4 Common Causes of PCB Failure
These days, all kinds of electronic devices have printed circuit boards (PCBs) as central components within them. PCBs are necessary to connect various components to one another via a complex array of circuits and copper conductors.
There are many different design types of PCBs, which vary depending on factors related to the kind of device they are to be used in. Although PCBs are often meticulously designed and carefully manufactured, they are not indestructible and can occasionally fail.
Even though several types of issues can lead to PCB failure, the end result is always the same: the PCB reaches a point where it no longer functions properly. Of course, if a PCB stops functioning, the device it is used in will also be unable to operate.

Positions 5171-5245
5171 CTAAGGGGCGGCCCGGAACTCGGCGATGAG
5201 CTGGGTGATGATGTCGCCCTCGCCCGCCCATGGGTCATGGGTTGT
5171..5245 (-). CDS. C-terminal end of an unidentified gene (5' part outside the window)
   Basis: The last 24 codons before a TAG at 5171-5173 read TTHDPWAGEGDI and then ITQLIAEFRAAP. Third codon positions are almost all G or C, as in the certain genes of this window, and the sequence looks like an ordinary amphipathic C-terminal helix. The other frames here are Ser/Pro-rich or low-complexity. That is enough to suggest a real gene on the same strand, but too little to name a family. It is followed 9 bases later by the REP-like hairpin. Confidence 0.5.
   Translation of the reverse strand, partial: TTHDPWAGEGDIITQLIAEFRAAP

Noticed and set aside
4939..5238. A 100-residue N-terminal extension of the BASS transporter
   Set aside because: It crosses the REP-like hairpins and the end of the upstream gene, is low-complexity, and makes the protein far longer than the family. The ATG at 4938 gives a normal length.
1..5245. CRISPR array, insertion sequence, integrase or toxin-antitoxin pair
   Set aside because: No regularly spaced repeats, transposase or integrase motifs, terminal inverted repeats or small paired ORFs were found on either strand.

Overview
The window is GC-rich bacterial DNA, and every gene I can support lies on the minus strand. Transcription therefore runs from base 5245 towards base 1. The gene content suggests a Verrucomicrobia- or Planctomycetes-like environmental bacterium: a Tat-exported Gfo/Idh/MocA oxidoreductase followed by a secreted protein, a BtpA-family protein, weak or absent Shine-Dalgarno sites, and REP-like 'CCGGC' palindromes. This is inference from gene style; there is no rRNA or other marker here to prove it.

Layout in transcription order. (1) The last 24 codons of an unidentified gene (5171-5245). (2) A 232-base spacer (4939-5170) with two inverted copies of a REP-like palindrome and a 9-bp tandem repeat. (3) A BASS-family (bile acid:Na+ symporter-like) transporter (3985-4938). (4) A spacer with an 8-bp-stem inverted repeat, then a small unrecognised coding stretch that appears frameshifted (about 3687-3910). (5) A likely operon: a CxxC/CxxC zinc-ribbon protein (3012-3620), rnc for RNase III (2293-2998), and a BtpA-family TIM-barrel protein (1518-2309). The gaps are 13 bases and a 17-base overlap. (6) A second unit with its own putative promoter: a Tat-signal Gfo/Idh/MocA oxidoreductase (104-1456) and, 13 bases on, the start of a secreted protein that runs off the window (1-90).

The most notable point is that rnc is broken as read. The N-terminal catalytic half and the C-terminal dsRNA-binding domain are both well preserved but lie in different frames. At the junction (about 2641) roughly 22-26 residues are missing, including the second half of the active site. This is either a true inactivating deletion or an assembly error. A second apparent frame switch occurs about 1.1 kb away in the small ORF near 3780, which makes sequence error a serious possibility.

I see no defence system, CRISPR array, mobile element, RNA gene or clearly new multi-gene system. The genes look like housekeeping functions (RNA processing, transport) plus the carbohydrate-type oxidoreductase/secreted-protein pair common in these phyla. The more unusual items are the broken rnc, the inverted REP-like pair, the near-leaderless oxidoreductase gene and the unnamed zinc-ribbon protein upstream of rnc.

Since PCBs are used in many incredibly important electronic devices, such as medical equipment, airplanes, and satellites, it is crucial that potential causes for failure can be identified so that necessary steps can be taken to prevent such failure if possible.
What are the most common reasons for PCB failure?
Due to the fact that PCBs have complex designs and manufacturing processes, there are numerous opportunities for failure to take place. Occasionally, PCB failure can stem from design oversights or measurements that are slightly off during such processes.
Sometimes, even when the design is flawless, major errors can also happen during the manufacturing process, such as drilling errors or over-etching. The following are some of the most common reasons for a PCB to fail:
1. Plating voids
All printed circuit boards have copper-coated holes, which are known as plated through-holes. The function of these holes is to allow electricity to flow from one side of the board to the other.